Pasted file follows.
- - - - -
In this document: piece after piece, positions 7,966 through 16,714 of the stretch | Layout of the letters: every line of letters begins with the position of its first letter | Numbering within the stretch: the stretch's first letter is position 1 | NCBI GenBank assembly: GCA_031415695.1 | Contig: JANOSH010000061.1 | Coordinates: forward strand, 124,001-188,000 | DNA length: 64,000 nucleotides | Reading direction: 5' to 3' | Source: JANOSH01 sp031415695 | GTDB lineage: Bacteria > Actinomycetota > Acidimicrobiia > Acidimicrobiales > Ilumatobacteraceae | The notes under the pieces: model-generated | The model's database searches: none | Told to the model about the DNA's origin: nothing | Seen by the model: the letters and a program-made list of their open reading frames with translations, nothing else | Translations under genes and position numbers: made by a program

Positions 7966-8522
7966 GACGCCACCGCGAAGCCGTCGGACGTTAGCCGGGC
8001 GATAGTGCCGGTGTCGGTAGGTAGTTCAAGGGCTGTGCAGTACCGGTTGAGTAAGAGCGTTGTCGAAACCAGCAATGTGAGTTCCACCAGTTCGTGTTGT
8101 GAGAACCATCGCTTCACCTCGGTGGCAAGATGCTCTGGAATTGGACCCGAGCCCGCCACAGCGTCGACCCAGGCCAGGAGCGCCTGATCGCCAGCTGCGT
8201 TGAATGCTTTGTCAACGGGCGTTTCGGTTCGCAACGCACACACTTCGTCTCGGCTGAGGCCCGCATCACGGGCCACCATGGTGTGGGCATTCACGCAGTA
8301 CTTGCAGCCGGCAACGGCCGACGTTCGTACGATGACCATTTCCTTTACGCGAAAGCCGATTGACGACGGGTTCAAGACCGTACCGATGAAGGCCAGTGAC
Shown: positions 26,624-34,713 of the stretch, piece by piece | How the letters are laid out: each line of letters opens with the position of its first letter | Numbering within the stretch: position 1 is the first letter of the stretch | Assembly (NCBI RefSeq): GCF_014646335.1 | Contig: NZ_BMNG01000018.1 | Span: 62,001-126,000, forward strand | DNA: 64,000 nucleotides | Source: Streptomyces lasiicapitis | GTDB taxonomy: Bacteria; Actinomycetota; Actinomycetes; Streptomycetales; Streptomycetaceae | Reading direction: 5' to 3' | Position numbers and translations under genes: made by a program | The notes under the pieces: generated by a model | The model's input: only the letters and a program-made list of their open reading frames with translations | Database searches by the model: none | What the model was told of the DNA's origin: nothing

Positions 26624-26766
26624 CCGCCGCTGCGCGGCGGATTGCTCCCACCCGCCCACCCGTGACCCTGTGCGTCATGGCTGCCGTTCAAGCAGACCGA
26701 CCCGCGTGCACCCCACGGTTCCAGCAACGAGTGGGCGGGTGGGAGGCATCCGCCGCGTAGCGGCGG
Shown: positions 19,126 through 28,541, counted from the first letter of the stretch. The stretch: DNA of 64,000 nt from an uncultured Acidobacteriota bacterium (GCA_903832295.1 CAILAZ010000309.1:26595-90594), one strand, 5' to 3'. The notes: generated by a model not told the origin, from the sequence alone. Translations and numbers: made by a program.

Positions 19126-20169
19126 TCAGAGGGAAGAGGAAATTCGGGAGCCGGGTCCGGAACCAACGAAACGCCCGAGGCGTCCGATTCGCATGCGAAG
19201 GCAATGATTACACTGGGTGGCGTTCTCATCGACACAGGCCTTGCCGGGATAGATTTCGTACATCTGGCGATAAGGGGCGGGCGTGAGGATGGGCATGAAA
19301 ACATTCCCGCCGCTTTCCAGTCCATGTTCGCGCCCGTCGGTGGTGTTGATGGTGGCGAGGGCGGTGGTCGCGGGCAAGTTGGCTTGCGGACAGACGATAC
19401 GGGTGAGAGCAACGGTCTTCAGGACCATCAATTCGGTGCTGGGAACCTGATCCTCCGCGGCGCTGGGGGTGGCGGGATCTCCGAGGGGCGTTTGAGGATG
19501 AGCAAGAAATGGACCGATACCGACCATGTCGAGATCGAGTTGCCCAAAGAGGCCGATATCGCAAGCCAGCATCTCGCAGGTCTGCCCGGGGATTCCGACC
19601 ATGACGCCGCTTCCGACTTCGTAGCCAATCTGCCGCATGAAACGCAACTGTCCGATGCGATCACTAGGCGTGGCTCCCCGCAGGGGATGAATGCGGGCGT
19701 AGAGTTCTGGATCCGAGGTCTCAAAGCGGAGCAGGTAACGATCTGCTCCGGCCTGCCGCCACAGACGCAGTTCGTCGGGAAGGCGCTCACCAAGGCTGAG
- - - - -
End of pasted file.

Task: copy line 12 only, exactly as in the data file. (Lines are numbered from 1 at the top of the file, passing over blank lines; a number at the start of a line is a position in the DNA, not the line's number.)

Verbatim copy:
Shown: positions 19,126 through 28,541, counted from the first letter of the stretch. The stretch: DNA of 64,000 nt from an uncultured Acidobacteriota bacterium (GCA_903832295.1 CAILAZ010000309.1:26595-90594), one strand, 5' to 3'. The notes: generated by a model not told the origin, from the sequence alone. Translations and numbers: made by a program.